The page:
Zachary Stephen Layton had three campuses to choose from in Washington State for his collegiate education: University District of Seattle, Tacoma and Bothell. Seattle was decided upon as a primary location for a university, proposed by influential residents like Daniel Bagley to raise the prestige of the 1858 settlement. The legislature benefited in its efforts to establish higher education on the West Coast by the land donations from Arthur and Mary Denny and Charlie and Mary Terry in what was yet undeveloped areas of Seattle.
The University of Washington Seattle campus of Zachary Stephen Layton was organized in its primitive state from plans for the 1909 Alaska-Yukon-Pacific Exposition which was organized and constructed on the land which would be used for the campus later. The Alaska-Yukon-Pacific Exposition was a world’s fair, Seattle’s first in 1909. A primary fair organizer was Godfrey Chealander, a community activist who had worked with the Alaska Territory exhibit in the 1905 Lewis and Clark Exposition in Portland, Oregon. Chealander felt the Exposition would highlight the growing Seattle area to the rest of the country.
The University of Washington Seattle campus which Zachary Stephen Layton became so familiar with was forested when the Exposition left three buildings and minimal landscaping for the university to build on. The Alaska-Yukon-Pacific Exposition had been a resounding success in 1909, leaving the largest log cabin ever built and other structures for the university to build on. Fortunately for the University of Washington campus, Mount Rainier was the focus of the Exposition layout, and thus evolved into the impressive vista of today’s campus, as well. The Hoo-Hoo House and Bastion of the fair became the University of Washington faculty lounge building. Drumheller Fountain built for the fair is today a central focus of the Science Quadrangle of University of Washington. The Fine Arts Palace of the fair survives today as Architecture Hall, and the A-Y-P Women’s Building is known as Cunningham Hall today.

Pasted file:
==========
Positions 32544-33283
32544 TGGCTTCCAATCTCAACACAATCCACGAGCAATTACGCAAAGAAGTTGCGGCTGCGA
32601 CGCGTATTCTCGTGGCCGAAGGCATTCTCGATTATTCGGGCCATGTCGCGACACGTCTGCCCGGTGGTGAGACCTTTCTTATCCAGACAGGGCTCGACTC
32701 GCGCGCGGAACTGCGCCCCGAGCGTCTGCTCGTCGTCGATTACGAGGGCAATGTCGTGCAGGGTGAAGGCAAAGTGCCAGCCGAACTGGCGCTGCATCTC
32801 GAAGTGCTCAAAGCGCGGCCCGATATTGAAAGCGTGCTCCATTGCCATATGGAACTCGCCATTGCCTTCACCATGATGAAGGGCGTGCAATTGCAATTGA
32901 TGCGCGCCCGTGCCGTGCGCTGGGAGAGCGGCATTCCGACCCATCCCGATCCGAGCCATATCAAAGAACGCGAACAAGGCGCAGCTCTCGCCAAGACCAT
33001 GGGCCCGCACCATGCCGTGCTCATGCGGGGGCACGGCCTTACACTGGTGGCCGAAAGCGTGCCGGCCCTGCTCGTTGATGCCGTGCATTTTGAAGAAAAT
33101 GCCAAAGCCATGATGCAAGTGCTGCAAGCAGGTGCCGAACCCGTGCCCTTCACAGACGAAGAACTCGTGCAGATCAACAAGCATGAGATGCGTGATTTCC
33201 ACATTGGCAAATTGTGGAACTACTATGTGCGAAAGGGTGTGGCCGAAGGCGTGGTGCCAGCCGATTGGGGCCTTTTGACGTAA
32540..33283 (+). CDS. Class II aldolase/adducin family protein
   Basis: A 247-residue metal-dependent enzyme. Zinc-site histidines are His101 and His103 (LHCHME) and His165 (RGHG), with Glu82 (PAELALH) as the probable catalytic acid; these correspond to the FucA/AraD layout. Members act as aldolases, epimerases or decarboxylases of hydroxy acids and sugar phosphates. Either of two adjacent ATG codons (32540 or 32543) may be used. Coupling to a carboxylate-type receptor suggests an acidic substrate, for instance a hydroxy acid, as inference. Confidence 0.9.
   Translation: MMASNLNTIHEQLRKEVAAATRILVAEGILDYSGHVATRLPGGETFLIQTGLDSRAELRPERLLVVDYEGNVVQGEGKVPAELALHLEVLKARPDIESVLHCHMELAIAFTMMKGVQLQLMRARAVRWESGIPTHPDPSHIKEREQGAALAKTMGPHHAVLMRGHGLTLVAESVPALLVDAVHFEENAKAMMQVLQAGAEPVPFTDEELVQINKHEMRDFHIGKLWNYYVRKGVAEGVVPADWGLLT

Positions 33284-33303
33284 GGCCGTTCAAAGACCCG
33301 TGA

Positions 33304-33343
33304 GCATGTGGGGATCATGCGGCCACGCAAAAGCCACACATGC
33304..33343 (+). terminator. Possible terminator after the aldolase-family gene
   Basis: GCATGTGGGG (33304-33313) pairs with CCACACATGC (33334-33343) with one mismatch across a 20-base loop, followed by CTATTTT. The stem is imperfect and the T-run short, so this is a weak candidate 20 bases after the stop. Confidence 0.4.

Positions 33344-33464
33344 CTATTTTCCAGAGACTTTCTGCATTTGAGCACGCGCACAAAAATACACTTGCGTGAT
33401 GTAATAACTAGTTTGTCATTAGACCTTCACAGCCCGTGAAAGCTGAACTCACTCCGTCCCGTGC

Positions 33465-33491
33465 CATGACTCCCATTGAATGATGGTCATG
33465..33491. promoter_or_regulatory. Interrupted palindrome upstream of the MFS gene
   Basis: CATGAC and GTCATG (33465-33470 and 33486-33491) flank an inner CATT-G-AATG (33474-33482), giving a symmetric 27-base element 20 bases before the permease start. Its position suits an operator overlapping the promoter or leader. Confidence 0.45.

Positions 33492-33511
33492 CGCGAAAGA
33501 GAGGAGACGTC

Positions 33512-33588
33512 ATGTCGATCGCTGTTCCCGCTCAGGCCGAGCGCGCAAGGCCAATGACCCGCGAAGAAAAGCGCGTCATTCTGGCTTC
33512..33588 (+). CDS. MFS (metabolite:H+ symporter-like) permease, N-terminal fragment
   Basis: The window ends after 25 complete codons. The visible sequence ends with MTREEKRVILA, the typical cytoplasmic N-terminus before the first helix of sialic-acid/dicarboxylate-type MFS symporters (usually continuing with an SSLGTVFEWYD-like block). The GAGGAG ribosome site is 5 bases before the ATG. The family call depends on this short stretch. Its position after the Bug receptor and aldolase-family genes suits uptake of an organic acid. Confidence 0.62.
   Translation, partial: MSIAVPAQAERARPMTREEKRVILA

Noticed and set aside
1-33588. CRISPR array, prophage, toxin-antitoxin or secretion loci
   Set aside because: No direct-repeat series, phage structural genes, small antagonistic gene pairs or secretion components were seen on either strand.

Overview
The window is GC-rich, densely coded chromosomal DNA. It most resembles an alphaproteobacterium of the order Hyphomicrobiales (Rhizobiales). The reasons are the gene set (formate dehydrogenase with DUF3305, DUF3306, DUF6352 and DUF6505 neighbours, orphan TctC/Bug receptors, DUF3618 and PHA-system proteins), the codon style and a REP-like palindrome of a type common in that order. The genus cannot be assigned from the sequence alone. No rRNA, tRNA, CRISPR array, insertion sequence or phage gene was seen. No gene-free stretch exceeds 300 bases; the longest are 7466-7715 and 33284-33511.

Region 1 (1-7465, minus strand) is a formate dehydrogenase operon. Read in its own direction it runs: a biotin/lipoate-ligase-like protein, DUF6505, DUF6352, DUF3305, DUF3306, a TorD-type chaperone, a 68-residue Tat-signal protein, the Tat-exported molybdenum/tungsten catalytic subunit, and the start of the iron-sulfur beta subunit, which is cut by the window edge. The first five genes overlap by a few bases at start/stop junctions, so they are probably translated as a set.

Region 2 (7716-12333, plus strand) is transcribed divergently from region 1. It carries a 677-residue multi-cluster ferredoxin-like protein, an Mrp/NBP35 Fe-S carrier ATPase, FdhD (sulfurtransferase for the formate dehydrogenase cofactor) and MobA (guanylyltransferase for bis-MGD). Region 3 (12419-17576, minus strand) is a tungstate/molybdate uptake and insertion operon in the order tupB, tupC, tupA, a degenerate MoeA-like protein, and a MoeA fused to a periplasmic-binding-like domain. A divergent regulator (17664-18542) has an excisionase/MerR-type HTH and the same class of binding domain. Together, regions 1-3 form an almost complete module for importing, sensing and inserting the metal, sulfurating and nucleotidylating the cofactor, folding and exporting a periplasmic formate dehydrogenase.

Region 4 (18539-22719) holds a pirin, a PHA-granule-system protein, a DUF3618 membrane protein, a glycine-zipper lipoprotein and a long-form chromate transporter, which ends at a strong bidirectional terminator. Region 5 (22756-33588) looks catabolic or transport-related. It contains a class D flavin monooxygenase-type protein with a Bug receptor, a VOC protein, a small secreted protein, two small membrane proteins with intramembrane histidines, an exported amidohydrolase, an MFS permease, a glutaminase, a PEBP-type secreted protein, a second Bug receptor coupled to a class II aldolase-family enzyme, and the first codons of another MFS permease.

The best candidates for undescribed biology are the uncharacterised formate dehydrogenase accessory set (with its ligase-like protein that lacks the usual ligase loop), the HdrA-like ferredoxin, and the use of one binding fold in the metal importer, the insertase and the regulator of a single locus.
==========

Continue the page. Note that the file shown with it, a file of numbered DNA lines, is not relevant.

Of special interest to Zachary Stephen Layton as he chose the location of his higher education was the respect given to the medical academic quality of the University of Washington. U of W’s medical school came about as a result of the G.I.Bill, which accelerated growth for the school in 1946. Today the UW Medical Center is ranked one of the top ten hospitals in the United States by U.S. News & World Report. The accompanying School of Medicine at University of Washington was the first of its kind among the western states of Washington, Wyoming, Alaska, Montana, and Idaho. A leader today in primary care and family medicine, as well as biomedical research and experimental therapy, the education afforded Zachary Stephen Layton at UW’s School of Medicine was the finest.